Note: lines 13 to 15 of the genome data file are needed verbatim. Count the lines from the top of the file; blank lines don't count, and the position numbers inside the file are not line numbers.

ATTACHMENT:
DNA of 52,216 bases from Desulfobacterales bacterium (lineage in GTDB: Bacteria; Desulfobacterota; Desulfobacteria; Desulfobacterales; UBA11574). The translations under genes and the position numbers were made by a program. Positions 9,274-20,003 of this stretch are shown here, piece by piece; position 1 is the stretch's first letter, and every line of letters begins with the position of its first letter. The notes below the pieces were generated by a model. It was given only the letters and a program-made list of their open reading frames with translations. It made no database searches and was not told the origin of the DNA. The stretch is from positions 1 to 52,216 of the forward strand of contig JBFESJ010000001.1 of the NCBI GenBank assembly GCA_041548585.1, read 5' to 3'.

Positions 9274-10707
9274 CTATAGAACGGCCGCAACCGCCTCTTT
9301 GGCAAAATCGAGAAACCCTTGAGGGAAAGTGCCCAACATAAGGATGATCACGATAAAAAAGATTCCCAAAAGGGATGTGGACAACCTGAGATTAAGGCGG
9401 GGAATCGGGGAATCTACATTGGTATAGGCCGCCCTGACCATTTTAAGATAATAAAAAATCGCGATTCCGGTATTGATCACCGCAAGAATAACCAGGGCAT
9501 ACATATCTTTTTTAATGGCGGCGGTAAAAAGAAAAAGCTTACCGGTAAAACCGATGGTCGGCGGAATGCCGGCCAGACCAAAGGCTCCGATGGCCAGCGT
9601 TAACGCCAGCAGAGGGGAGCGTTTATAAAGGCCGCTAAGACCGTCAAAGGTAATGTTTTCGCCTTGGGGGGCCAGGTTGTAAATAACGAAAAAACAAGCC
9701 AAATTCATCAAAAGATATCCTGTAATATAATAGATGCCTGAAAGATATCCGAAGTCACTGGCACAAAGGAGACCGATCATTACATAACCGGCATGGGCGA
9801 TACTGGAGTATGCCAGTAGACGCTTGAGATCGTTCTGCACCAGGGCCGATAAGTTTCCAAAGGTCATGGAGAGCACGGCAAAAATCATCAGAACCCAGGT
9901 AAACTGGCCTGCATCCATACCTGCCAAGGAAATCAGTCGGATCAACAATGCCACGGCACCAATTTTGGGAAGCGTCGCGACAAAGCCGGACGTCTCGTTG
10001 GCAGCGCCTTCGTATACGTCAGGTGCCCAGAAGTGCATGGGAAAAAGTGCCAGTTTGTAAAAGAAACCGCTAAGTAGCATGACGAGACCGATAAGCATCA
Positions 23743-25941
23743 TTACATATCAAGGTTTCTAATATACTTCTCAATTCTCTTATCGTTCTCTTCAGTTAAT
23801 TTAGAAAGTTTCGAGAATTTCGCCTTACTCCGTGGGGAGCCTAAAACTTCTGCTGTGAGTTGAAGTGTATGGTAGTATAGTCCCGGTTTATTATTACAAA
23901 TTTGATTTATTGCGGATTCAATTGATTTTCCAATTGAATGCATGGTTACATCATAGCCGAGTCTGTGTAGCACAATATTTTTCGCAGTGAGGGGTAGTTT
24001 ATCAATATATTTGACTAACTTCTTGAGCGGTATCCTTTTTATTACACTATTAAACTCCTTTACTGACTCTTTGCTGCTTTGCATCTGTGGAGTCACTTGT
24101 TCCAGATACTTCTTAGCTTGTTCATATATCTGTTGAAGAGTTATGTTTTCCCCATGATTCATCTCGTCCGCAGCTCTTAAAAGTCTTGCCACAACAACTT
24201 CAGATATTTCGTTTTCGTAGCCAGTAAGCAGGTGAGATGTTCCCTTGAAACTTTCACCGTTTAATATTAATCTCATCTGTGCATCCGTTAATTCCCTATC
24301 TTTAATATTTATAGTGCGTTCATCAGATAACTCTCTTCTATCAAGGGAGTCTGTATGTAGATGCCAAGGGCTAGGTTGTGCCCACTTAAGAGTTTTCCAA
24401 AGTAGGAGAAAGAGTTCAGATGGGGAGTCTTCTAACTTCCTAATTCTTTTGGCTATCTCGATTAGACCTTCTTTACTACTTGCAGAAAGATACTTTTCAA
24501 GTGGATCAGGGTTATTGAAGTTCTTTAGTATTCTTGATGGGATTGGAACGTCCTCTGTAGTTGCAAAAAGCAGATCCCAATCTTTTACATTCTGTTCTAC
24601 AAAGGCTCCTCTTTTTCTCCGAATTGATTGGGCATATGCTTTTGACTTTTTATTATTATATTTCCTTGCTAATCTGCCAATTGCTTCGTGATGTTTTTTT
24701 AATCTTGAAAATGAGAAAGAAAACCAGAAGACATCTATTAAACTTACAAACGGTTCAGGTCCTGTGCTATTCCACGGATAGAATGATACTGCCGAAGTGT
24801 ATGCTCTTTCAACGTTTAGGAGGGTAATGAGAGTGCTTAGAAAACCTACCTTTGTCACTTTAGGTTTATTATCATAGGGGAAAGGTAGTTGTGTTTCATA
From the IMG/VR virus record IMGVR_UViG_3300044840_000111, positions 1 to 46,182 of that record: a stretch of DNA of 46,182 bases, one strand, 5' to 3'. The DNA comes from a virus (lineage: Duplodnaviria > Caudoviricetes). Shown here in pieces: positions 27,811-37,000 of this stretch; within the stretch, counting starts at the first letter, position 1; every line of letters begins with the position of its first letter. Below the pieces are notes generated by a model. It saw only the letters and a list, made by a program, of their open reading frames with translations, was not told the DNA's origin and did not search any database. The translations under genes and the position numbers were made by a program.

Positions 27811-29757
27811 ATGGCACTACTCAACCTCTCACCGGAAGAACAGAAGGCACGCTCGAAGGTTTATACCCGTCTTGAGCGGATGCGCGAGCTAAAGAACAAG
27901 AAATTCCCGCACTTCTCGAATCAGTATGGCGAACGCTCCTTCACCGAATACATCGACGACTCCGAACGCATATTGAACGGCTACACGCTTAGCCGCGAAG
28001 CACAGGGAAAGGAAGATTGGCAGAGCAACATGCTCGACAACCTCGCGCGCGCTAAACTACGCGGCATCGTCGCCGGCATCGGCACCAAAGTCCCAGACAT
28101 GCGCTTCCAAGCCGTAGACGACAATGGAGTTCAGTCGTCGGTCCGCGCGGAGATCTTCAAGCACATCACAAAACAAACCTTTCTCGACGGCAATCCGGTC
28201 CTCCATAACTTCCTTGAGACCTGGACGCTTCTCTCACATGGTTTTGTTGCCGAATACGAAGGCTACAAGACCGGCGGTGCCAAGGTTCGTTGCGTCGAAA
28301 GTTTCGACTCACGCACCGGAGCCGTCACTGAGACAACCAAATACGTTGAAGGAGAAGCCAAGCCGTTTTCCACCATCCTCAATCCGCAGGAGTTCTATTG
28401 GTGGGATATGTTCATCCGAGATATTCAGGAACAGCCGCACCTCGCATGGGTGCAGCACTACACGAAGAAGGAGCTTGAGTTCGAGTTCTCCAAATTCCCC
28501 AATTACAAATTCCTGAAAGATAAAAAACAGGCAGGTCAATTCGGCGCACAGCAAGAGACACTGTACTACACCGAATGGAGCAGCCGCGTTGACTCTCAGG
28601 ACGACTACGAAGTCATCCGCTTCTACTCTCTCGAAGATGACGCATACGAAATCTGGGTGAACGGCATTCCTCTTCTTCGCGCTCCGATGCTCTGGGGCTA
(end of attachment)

23743 TTACATATCAAGGTTTCTAATATACTTCTCAATTCTCTTATCGTTCTCTTCAGTTAAT
23801 TTAGAAAGTTTCGAGAATTTCGCCTTACTCCGTGGGGAGCCTAAAACTTCTGCTGTGAGTTGAAGTGTATGGTAGTATAGTCCCGGTTTATTATTACAAA
23901 TTTGATTTATTGCGGATTCAATTGATTTTCCAATTGAATGCATGGTTACATCATAGCCGAGTCTGTGTAGCACAATATTTTTCGCAGTGAGGGGTAGTTT